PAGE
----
How to support a friend

DU Meditation tells us how you can help a friend in times of need

Mental health is inarguably one of the greatest struggles of our generation. It can be particularly difficult when you know a friend is going through a tough patch. Should you ask them about their problems? Where do the boundaries lie between friendship and invading one’s personal privacy? What can you do for someone? These are complex, intricate and sometimes challenging questions that are faced.

On Tuesday, in the Global Room, DU Meditation, Niteline, S2S Peer Mentors and TCDSU Welfare came together to offer students guidance on navigating their way through such uncharted waters. “How to Support a Friend” was hosted in conjunction with Trinity’s Body and Soul Week. This week is dedicated especially to the students, encouraging them to embrace themselves wholeheartedly and positively, both physically and mentally.

Speaking on behalf of Niteline, our host Cillian was hilarious, energetic, comprehensive and extremely informative. He eased into the talk by introducing us all to Niteline. Niteline is a helpline offering support to Trinity students every night. It is confidential and anonymous, providing a non-judgemental and non-directive service that anyone can avail of.

Cillian then asked us, if we have a friend in need and we want to offer some support, how much is too much help? We listed off actions such as being too invasive or breaching their trust by telling their secret to someone else. Another huge concern is when you take on their problems as your own; this is something you should never do.

Then we flipped it around and wondered, what then, is too little help for a friend?  Never try to upstage them by telling them about your own problems, which to you appear so much worse. Avoid being apathetic, as this can discourage people from sharing their concerns. Someone raised a striking analogy that stuck out: some people might drown in five feet of water, while others may drown in ten feet and some people can’t even swim. What is conceivably manageable for one person may be an astronomical task for another. Everyone deals with their challenges differently, and everyone has varied levels of mental capability and comfort zones. It’s important to respect and remember this.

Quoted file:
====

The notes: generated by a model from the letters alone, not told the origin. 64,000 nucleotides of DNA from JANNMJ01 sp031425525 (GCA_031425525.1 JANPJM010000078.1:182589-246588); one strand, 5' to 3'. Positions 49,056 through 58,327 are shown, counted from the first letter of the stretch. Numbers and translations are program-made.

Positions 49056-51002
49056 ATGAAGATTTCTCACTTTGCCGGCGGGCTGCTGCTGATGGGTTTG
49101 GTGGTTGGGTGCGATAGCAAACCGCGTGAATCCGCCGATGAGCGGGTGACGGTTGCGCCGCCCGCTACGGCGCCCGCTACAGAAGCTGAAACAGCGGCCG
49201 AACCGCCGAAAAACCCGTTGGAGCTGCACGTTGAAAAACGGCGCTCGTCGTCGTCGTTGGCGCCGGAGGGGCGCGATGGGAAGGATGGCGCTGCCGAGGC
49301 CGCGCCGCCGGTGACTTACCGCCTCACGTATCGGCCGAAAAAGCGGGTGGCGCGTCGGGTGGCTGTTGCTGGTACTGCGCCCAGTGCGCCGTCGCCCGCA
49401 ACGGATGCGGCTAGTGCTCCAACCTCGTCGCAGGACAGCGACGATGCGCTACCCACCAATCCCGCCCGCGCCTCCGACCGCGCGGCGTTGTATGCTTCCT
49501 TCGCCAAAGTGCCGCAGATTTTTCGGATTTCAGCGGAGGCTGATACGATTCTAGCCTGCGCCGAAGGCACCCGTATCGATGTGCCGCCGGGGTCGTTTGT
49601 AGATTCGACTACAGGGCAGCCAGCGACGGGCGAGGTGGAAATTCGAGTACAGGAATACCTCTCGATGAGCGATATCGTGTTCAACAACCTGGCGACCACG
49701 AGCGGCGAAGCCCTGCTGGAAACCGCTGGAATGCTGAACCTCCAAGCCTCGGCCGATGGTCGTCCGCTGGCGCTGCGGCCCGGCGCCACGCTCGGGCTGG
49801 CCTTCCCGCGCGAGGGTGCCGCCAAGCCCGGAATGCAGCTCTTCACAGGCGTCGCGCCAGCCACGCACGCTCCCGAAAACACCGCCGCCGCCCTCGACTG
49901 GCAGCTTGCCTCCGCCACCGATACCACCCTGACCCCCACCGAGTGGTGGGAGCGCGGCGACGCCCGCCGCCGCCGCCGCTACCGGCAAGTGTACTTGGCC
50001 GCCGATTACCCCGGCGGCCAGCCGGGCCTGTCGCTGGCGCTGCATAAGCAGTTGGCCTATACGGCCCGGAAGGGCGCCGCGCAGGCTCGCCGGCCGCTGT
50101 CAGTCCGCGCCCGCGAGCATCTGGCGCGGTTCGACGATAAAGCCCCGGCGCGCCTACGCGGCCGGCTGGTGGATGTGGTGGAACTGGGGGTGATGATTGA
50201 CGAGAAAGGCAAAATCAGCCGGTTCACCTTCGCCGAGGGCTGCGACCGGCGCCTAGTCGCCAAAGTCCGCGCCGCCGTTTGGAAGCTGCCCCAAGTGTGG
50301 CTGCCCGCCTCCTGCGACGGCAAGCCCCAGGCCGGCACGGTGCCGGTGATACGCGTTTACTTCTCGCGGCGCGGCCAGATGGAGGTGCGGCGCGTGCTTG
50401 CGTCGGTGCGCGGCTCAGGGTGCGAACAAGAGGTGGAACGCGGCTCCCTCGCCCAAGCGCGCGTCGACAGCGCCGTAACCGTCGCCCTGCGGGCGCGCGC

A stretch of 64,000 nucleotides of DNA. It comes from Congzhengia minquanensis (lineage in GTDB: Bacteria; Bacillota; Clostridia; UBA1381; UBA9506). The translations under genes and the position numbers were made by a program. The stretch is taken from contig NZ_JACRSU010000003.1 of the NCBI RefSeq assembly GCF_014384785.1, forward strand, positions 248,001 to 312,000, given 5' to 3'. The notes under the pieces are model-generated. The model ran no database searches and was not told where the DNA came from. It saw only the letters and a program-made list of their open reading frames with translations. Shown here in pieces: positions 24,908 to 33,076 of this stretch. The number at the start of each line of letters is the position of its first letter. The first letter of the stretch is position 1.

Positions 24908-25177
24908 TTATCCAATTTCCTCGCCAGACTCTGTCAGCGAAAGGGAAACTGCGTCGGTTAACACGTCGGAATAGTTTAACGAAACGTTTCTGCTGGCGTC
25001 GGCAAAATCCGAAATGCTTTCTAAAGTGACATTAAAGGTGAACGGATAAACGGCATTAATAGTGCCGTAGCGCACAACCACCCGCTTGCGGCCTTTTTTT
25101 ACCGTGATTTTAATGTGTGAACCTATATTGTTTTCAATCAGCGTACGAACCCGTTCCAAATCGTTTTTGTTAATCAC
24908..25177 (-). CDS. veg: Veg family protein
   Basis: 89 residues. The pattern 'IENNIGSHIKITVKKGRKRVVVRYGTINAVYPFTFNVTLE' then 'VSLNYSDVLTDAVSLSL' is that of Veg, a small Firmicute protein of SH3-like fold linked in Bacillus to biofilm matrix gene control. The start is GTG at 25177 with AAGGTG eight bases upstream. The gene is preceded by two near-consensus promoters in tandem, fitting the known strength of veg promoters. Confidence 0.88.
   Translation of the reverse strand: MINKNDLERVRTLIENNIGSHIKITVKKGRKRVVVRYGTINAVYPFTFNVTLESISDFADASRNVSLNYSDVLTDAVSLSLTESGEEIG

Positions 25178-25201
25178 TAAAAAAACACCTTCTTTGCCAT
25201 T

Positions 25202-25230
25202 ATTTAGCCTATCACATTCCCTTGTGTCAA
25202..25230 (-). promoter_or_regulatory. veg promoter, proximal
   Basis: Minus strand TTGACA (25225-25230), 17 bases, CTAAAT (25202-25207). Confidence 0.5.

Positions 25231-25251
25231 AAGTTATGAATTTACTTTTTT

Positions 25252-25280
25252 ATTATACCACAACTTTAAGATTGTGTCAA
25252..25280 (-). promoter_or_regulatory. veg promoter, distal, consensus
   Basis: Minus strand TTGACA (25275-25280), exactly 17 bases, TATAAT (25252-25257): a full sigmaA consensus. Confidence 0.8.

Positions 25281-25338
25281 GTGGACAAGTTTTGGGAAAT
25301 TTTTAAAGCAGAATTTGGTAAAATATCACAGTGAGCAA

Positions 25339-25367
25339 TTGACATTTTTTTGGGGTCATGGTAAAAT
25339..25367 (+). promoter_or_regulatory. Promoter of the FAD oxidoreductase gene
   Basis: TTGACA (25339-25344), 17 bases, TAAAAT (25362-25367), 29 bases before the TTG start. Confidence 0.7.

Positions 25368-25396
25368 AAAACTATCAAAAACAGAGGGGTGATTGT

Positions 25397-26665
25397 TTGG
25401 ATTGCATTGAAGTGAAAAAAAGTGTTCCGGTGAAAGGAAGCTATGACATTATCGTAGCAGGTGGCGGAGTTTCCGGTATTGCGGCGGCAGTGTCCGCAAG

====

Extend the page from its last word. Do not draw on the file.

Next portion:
Body language, we learned, is important. Don’t forget to show interest- always angle your body towards your friend when they are speaking and turn your feet towards them. Eye contact is also crucial, but there was also some witty repartee about how much eye contact was too much. However, there is a fine balance to be struck here. Remember that your main concern is actively listening to your friend; don’t allow your concentration to slip because you’re focusing so much on how your body language will be received.

Your goal is to listen, one hundred percent attentively- active listening. Remember, always pick a safe space to have a conversation, the bustling Arts Block is perhaps not the best place to have a heart-to-heart! se a compact statement, a little affirmation to let them know you are listening, like “that sounds tough”, to remind them you’re always there. on’t forget to remind them of this, let them know you can always lend an ear, even if they aren’t ready to talk just yet. Embrace awkward silences – it’s never okay to force someone to open up to you.

There’s always someone willing to listen, even if your friend doesn’t want to confide in you. Services like Niteline, the S2S Peer Group, the Samaritans and TCD Counselling are always there for you, with trained, skilled people ready and willing to hear you out. Never suffer in silence. I learned a lot today; and the most important thing, among all the laughter and delightful banter, is that there are good people out there who always want to help: your friends.